Here we are half a decade into the 21st century and still no flying cars. We know there are powerful interests to overcome—gravity, for one thing, and all those people making money on our baroque transport system. The Portland Cement Association, not to mention the Mob, rake it in pouring ribbons of concrete. The automakers who killed the electric car probably wouldn’t mind sparing a bullet for a car that flies, while Boeing, Airbus, and the airlines are unlikely to give up their investment in the self-propelled cargo units euphemistically known as passenger planes.
But history, technology, and the earth itself are on the side of the flying car. The highway systems of the world are up to a century old, as is the basic architecture of person driving car on rubber wheels over hard-surfaced road. The technology for driverless or robot cars, able to keep their distance from others and play nice on the roads, already exists, but the historical and regulatory baggage of the land car won’t let it happen.
Meanwhile our whole approach to air travel has become Kafkaesque. Massive taxation supports major airports while only government largesse—in the form of everything from indemnification to outright cash—keeps the passenger jets in the air. And these jets are the only thing worse for the environment than driving a car, putting out 50 percent more carbon dioxide per passenger and leaving earth-warming contrails besides. Of course the airliner is also the weapon of choice for today’s discerning terrorist, owing to its great mass and highly explosive nature.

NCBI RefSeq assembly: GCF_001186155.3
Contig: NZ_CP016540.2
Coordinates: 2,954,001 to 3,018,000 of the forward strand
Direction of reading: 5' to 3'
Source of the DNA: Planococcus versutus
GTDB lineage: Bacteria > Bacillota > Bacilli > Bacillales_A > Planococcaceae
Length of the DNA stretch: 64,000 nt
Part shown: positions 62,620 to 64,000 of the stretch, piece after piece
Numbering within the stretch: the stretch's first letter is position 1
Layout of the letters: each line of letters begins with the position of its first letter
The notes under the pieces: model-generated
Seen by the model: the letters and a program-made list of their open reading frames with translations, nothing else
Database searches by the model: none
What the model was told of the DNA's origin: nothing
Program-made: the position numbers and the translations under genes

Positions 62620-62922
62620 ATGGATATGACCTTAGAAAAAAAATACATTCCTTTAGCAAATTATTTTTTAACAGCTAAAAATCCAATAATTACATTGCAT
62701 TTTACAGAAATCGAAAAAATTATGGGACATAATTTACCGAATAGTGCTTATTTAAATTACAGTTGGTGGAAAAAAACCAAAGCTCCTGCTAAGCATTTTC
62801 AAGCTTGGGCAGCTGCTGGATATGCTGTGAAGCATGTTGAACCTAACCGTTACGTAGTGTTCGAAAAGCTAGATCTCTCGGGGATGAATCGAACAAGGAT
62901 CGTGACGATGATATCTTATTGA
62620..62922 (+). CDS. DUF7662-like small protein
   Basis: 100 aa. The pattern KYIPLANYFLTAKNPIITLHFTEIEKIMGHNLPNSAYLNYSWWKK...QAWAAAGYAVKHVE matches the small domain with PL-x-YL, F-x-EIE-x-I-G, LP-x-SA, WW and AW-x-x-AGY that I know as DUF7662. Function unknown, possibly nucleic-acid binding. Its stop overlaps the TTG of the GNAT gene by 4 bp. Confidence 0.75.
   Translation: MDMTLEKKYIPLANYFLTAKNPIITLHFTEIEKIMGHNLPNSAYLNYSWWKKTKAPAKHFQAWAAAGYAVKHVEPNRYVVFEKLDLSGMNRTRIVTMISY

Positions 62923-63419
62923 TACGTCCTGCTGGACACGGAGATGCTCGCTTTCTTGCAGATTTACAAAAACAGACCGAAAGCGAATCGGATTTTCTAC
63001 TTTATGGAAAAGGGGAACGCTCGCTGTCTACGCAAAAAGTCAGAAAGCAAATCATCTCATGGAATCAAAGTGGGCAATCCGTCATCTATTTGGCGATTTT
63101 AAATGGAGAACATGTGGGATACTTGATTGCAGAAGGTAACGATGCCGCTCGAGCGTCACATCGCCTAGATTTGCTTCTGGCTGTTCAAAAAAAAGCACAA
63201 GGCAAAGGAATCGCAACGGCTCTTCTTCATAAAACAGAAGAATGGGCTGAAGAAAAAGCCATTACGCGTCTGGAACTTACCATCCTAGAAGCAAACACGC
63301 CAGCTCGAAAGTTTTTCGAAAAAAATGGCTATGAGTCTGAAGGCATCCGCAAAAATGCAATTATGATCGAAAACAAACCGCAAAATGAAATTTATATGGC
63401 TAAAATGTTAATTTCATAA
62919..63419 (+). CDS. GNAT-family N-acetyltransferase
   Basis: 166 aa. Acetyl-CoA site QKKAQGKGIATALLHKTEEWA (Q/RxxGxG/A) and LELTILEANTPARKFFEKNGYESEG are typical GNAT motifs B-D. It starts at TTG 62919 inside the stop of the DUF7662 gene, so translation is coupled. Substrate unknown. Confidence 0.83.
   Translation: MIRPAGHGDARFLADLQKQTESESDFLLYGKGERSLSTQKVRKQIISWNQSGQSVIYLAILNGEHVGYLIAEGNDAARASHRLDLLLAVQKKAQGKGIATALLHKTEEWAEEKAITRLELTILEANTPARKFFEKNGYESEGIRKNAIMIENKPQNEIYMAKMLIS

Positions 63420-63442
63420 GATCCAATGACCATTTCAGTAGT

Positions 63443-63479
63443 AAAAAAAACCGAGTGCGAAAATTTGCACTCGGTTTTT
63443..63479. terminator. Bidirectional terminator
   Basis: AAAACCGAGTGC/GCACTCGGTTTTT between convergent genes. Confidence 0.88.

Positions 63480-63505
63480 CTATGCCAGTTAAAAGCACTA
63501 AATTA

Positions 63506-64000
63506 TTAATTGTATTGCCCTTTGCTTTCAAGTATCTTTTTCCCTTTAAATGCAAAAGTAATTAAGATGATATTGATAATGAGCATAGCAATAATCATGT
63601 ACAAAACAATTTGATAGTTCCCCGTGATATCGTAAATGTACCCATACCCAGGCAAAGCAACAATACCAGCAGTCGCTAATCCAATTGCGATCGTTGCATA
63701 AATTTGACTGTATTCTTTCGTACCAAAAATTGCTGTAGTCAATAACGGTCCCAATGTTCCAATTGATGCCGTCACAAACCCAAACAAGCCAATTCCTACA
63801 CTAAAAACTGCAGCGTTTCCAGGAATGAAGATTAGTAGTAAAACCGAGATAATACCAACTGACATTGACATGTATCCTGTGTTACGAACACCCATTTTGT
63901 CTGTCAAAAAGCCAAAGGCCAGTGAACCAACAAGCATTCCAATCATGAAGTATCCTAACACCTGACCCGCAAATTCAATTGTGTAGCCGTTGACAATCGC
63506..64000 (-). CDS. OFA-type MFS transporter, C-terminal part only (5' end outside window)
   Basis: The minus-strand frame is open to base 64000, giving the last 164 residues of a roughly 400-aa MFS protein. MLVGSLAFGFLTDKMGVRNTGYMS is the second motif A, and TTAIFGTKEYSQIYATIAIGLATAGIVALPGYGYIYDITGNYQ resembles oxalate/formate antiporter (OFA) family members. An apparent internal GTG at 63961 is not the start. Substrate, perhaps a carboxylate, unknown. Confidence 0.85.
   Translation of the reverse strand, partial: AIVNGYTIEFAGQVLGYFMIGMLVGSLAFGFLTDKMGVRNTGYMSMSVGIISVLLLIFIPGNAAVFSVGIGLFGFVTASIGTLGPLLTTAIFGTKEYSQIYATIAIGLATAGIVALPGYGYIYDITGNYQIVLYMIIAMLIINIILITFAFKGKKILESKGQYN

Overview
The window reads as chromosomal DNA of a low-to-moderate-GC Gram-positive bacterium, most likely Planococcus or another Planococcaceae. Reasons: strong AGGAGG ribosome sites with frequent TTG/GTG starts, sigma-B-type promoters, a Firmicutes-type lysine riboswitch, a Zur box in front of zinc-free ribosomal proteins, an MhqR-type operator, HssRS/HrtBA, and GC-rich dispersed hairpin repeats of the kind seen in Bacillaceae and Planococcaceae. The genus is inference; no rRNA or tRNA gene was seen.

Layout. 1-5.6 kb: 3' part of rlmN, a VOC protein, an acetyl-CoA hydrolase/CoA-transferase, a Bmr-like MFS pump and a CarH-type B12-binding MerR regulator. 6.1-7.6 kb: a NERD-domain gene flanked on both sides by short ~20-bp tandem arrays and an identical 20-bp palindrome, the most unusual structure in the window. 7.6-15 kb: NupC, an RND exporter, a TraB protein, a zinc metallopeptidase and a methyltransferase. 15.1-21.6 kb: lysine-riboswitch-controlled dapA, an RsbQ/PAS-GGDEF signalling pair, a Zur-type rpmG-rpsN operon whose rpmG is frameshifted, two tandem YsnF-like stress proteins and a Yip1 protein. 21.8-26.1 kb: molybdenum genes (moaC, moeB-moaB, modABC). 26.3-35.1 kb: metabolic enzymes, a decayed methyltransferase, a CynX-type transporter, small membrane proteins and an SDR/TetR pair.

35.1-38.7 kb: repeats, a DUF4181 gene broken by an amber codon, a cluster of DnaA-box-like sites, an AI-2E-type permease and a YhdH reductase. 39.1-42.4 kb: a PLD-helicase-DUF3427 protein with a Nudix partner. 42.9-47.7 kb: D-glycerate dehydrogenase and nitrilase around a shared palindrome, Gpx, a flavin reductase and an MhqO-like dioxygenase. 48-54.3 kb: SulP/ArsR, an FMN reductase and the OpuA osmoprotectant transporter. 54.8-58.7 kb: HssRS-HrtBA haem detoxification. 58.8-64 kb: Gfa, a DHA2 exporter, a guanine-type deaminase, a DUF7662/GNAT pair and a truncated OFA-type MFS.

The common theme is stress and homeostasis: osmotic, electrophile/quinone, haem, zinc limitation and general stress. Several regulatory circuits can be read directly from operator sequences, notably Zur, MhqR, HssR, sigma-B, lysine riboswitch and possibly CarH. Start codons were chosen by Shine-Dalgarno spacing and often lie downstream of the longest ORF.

Twenty-first-century vehicles need a 21st-century system engineered properly to assign risk and distribute benefits. Plans are already afoot at such serious places as the FAA and NASA to develop a fully automated airborne road network called HITS, the Highway in the Sky, designed to make flying much easier and more accessible. Flying cars will be kept safely apart and guided to their destinations using Global Positioning satellites and onboard inertial and navigational sensors. The driver could follow a virtual roadway on a digital display, but really the car could make do quite nicely without the driver. Flying cars would travel at 1000- foot intervals, from 8,000 to 18,000 feet, each “lane” accommodating a given speed. Perhaps even a special lane for necking. The system would necessitate a smartly designed cockpit with computer screens in place of the cold war–era dials now common. It is precisely the kind of complete system that the current highway arrangement can’t produce because of its historical baggage.